SIM Social Impact Movement

What Is the Great Pacific Garbage Patch

What Is the Great Pacific Garbage Patch

When throwing out the plastic packaging used to wrap a purchase from your latest online shopping spree, it’s easy to forget how that plastic packaging will likely outlive you. Plastic can take up to one thousand years to decompose. The material is created by heating up natural gas and oil, ingredients that are strong and capable of surviving far longer than a human lifespan. Many kinds of plastic are not recyclable, meaning that some plastic wrap and packaging are only used once before they’re sent to sit in a landfill for the next thousand years. Unfortunately, much of the plastic that we discard is not recycled or even makes it to a landfill. So it’s no surprise that over 1.8 trillion pieces of plastic can be found in an area in the Pacific Ocean called the great pacific garbage patch.

Garbage Patch Location

The great pacific garbage patch is a large collection of marine plastic in the North Pacific Ocean. The garbage patch is so large, it spans the entire width of the area between Japan and the United States.

The reason so much plastic comes together into a ginormous mass of marine trash is that the area is surrounded by the North Pacific Subtropical Gyre. A gyre occurs when ocean currents swirl around one calm, central area. The North Pacific Subtropical Gyre traps garbage in its currents and sends them to two calm central places; one closer to Japan and one closer to California.

Over the years, the amount of garbage collected by this gyre has grown, as there are 7.7 million square miles in the North Pacific Ocean that the gyre circles around, continually adding trash via ocean currents. 

The Danger of Plastic

It’s easy to envision large masses of trash floating around the ocean, and that is indeed what some of the great pacific garbage patch looks like.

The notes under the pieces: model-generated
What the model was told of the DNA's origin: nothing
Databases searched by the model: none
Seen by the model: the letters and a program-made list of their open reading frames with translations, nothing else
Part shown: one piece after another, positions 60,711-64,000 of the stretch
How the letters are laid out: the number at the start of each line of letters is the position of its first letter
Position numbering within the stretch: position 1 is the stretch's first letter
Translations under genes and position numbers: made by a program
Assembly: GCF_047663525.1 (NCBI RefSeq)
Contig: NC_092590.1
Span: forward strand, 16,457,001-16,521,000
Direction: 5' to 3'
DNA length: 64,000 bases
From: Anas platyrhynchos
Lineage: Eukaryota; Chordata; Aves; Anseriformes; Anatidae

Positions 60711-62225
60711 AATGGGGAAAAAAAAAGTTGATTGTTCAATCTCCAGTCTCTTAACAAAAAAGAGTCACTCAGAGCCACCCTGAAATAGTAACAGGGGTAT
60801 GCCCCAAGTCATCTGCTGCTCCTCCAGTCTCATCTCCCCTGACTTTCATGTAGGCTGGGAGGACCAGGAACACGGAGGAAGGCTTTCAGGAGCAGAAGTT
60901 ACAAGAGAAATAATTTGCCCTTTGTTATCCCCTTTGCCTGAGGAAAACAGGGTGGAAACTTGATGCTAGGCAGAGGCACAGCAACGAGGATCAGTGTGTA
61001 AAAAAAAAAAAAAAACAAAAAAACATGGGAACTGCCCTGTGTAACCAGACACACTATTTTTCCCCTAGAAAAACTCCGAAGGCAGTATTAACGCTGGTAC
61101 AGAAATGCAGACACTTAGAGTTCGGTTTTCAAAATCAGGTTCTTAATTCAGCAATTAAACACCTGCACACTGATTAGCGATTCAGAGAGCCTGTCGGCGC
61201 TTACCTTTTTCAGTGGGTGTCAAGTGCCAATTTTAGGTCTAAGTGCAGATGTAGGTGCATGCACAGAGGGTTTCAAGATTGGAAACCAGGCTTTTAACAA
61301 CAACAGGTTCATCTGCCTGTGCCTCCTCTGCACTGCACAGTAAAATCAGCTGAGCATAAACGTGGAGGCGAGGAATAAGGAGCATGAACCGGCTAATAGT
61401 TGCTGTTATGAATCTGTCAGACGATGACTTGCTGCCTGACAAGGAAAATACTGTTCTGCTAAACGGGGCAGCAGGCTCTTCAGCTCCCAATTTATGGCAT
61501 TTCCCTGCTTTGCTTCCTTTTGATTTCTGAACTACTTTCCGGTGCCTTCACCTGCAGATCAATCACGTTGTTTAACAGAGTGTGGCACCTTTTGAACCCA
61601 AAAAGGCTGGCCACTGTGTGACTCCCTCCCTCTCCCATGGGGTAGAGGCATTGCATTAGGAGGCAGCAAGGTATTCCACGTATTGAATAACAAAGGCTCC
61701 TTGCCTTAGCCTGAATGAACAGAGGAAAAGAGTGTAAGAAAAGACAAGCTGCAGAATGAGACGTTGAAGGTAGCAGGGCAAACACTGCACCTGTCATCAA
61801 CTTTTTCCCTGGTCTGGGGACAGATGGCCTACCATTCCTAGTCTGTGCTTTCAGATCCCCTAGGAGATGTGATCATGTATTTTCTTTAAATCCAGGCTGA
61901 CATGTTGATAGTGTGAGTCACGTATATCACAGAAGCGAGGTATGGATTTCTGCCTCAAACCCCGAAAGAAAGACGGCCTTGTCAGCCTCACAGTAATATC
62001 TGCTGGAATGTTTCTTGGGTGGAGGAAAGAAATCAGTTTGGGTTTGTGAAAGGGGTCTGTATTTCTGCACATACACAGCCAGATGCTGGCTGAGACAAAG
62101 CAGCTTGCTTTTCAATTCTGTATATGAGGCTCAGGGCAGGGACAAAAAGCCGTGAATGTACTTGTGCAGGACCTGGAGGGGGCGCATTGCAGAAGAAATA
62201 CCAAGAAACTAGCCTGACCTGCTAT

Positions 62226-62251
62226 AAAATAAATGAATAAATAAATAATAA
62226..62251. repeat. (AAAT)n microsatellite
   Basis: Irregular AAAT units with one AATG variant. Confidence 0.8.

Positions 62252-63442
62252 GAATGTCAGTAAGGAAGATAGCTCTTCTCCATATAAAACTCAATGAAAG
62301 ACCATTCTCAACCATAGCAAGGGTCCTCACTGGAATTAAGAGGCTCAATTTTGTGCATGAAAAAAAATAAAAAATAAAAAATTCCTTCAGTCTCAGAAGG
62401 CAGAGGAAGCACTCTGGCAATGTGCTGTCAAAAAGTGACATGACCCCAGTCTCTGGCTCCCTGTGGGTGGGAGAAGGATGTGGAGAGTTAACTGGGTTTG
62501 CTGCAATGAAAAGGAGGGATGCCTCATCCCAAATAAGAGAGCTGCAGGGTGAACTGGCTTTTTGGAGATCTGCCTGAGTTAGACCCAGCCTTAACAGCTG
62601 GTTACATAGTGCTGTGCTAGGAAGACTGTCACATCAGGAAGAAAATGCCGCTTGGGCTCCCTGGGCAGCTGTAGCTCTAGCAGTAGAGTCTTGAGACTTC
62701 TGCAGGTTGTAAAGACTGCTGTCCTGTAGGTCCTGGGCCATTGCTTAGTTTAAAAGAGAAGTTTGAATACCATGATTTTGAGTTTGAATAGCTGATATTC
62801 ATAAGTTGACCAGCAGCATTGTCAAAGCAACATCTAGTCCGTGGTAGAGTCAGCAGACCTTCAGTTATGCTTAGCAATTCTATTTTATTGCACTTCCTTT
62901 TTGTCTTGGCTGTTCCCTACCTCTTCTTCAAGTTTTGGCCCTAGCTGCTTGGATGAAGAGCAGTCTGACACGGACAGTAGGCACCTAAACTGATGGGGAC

However, most of the plastic within the garbage patch is made up of used fishing gear. According to National Geographic, 46% of the plastic is fishing nets while 8% is microplastics. Although plastic can take hundreds of years to biodegrade, being violently transferred by ocean current can cause the man-made plastic products to break into smaller pieces.

Often, plastic is broken down into these microplastics, which are pieces of plastic less than five millimeters long, yet are unable to degrade further. These tiny plastics pose a huge risk to wildlife and people who depend on fish for sustenance.

The great pacific garbage patch is even larger than it appears because of how much of the water in its currents contains microplastics that give the water a slightly clouded appearance but aren’t easily distinguishable as plastic waste. 

plastic is bad for the ocean sign


Microplastics can be harmful in spite of their small size. A congregation of microplastics along with other pieces of debris can block sunlight from travelling into the ocean, causing animals at the bottom of the food chain like plankton and algae to be deprived of sunlight and unable to survive.

If plankton and algae die, the fish that eat them will not have enough food and begin to die as well, causing a cycle that will result in the death of animals all the way up the food chain in the ocean.

Unfortunately, the cloudy presence of plastic-filled water is not the only threat caused by the great pacific garbage patch.

Plastic and microplastics in the ocean release chemicals like BPA that can cause health problems for people and problems for the environment.

Potential Solutions

The great pacific garbage patch is a problem so daunting that Charles Moore, the scientist who discovered it, claimed that if one country tried to clean it up on their own, they would go bankrupt.

Even removing the plastic would be complicated, as microplastics and tiny sea creatures are often the same size, so removing microplastics would likely lead to the accidental removal of animals.

The best we as individuals can do in an attempt to solve this problem is to prevent more plastic from entering the ocean in the first place, but governments around the world will need to work together to think of a long-term solution before more damage is done.

Author: Gabi Jonikas